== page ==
Movie deal in hand, Pickett still could not find a publisher for his book. Publishing turned it down again and then the book just dropped from site as a project. The film was on hold for at least two years and Rex Pickett was still without a publisher for his novel. Then agent Dan Strone read an article that said Alexander Payne was making his next movie from an unpublished novel called Sideways.” Strone found it incredible that a successful director like Alexander Payne was making a movie from a book that nobody had picked up the rights too.” He got in contact with Pickett and finally sold the rights to St. Martins for a modest advance.

“I mean here I was….my movie was coming up for production and nobody would publish the book…it was really unbelievable…and yes, I still was waiting for Alexander to begin making the movie.”

Finally production began and Sideways the movie became a reality. The book no one wanted sold a hundred and fifty thousand copies and was translated into eleven languages. The movie Sideways became a hit and launched the careers of Paul Giamatti and Virginia Madsen. Rex Pickett found fame and some fortune.

“You know most writers toil and don’t make a lot of money. So when a film comes up you get caught up in all the hoopla…people calling you, emailing, offering money for this or that…” Rex pauses on the phone. “But really, at the bottom of it all, I am a storyteller. And the main character, Miles, is me. This guy whose novel has been rejected, divorced, looking for salvation in a bottle of wine. He is the guy behind that film. That guy trying to find himself.” Rex pauses again. “I wrote Sideways when the tank was empty and I was on fumes. I say this very seriously, if I could have afforded a gun I would have shot myself…my whole life was in tatters at that moment…but that’s when I sat down and wrote the book that changed everything.”

Rex Pickett still lives in a rent controlled apartment. He is still writing. This is a good thing.

Where Can You Find Funding for a New Startup Business?

Wouldn’t everyone love having a T-Rex-size nest-egg under their mattress when starting a new business? A few million, a few hundred thousand, heck, even a few thousand would make a world of difference. In today’s economy, you’ll be hard-pressed to live your dreams without any sort of tribulations, however minor or severe they may be. Potential business owners, you’re definitely not alone in the dark here; there are a few ways you can get funding for your business.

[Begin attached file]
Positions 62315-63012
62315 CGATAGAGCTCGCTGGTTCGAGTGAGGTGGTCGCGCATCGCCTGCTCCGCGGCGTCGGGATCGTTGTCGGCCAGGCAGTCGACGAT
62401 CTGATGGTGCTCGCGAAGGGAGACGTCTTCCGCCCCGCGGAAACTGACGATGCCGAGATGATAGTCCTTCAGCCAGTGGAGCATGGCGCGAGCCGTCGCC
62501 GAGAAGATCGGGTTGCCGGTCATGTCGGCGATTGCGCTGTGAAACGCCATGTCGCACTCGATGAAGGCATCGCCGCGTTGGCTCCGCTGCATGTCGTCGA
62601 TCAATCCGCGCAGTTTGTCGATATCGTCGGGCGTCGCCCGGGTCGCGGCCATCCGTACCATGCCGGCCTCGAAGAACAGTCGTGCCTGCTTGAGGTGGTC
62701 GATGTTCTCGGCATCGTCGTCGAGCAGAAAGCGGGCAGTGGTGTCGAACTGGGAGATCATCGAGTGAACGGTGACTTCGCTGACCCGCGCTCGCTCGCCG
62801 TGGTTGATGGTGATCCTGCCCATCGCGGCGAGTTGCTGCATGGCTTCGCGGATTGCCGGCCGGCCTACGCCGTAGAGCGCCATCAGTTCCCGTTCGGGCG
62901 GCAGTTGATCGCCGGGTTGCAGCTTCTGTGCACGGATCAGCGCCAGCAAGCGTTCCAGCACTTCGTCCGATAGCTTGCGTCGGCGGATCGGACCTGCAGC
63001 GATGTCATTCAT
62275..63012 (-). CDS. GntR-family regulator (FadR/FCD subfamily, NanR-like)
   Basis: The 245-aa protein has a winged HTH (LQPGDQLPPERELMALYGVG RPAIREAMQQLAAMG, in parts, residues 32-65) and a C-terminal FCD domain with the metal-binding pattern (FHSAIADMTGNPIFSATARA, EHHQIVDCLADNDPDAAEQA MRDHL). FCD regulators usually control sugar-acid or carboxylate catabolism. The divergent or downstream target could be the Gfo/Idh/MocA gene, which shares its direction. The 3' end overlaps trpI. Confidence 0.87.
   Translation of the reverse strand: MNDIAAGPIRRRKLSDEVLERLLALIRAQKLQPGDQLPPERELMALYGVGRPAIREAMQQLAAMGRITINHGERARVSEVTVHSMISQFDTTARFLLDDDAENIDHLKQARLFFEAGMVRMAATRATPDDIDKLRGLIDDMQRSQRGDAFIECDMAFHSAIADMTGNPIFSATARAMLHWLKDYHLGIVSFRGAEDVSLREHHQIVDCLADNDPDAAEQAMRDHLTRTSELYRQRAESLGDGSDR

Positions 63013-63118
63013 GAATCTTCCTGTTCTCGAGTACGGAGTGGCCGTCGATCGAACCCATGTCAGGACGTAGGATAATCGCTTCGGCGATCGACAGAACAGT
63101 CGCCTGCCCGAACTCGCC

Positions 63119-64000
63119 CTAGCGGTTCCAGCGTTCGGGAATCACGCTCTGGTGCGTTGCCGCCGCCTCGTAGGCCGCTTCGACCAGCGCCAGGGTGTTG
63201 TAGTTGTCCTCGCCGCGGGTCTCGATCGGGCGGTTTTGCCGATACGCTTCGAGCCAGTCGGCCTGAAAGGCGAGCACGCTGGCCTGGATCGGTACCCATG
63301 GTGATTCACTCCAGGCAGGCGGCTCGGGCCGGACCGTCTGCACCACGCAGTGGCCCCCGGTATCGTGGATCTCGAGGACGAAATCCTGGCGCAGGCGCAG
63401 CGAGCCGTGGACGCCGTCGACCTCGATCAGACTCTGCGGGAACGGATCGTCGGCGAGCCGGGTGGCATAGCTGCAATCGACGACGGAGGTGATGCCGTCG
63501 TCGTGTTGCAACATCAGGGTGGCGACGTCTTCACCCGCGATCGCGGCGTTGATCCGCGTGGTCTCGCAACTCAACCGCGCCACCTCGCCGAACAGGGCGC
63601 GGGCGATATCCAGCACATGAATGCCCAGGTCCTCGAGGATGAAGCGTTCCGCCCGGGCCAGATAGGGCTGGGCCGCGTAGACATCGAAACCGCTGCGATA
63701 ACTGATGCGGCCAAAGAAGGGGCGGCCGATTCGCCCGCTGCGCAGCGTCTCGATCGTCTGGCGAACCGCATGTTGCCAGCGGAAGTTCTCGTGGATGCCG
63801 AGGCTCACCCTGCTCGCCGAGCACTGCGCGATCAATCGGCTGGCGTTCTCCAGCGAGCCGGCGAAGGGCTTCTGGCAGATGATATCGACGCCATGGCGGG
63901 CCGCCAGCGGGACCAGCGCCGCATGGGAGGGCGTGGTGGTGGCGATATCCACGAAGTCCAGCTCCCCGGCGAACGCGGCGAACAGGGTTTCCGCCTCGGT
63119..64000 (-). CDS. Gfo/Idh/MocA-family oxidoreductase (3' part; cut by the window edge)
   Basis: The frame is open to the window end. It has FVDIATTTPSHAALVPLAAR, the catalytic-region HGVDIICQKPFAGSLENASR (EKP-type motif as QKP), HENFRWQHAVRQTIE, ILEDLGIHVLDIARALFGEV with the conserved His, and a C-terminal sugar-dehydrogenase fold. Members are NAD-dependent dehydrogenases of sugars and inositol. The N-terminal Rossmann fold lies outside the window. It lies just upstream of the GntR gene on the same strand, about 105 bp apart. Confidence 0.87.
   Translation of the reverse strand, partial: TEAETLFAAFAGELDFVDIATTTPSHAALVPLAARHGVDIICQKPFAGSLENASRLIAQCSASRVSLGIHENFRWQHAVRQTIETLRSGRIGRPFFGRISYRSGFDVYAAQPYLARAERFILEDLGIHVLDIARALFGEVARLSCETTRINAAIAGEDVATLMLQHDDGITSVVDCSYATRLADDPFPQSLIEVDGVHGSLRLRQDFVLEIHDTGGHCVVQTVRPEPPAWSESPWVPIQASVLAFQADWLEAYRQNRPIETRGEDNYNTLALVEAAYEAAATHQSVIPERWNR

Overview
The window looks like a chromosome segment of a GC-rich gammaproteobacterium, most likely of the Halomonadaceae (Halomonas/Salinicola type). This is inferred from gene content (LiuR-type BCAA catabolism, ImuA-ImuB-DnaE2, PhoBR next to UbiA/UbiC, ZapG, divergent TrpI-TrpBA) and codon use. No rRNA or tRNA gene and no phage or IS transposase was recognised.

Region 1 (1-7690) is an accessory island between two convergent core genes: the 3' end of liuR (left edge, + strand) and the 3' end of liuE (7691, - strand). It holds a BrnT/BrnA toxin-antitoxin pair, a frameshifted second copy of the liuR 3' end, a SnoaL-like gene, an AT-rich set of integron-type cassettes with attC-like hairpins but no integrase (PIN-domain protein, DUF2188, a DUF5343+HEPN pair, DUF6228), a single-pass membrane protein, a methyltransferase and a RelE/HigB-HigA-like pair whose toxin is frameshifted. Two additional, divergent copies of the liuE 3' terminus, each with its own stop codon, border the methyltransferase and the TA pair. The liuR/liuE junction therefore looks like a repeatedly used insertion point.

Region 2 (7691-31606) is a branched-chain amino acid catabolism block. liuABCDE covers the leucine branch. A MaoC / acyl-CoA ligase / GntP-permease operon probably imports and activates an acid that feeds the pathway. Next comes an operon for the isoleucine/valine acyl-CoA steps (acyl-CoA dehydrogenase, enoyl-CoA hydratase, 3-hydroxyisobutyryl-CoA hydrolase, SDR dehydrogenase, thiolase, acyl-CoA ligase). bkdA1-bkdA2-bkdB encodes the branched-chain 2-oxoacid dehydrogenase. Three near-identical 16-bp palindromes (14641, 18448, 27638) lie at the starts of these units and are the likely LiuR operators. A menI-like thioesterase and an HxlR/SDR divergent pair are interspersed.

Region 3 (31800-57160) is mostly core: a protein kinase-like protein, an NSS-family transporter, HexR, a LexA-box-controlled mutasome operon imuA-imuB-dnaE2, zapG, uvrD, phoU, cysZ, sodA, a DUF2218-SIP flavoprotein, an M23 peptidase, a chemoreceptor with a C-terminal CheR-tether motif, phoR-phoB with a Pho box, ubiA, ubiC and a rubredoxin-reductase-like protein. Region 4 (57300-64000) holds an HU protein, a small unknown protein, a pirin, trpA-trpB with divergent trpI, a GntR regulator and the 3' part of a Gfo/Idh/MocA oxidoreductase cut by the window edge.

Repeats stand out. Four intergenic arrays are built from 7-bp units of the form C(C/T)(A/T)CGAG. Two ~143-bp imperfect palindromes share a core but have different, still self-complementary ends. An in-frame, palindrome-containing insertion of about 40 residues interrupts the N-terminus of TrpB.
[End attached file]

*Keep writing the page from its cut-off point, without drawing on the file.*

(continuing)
All you have to do is be prepared. Why do you need a lot of startup capital? Well, you’re going to need marketing, inventory, facilities, expenses, and money set aside for an infinite list of variables. Cash flow is very important. This isn’t to say you can’t start small or even with no budget, but for the sake of this blog we’ll talk about those ideas which do require startup funding.

It’s not like you want to run out and put an entire business on your Visa card. Sure, you’d be a business owner – a broke and indebted business owner. What you need is a serious plan of attack in order to borrow the money to start up your dream venture. Look, nobody’s going to help you unless you can help yourself. It’s absolutely vital that you have a thorough business plan laid out, illustrating the finer points of your business, from concept to conclusion, entailing what you expect to spend and what you expect to make in return. If you don’t take yourself seriously, nobody else is going to either.

You have to prove this concept. And since you believe in your business, this hill is far from insurmountable. There are two main types of business financing out there for you, debt financing and equity financing. With debt financing, you simply borrow the money and agree to pay it back at regular intervals and a set interest rate. However, you’ll owe this money in return, whether your business thrives or flounders. This is risky, but with the aforementioned proper business plan, a lot of lenders are willing to take the chance on you. With equity financing, you’re selling partial ownership of your business in exchange for the startup funds. If the business fails, the investors assume the risk. But if your startup business succeeds, they’ll be the ones making the lion’s share of the profit.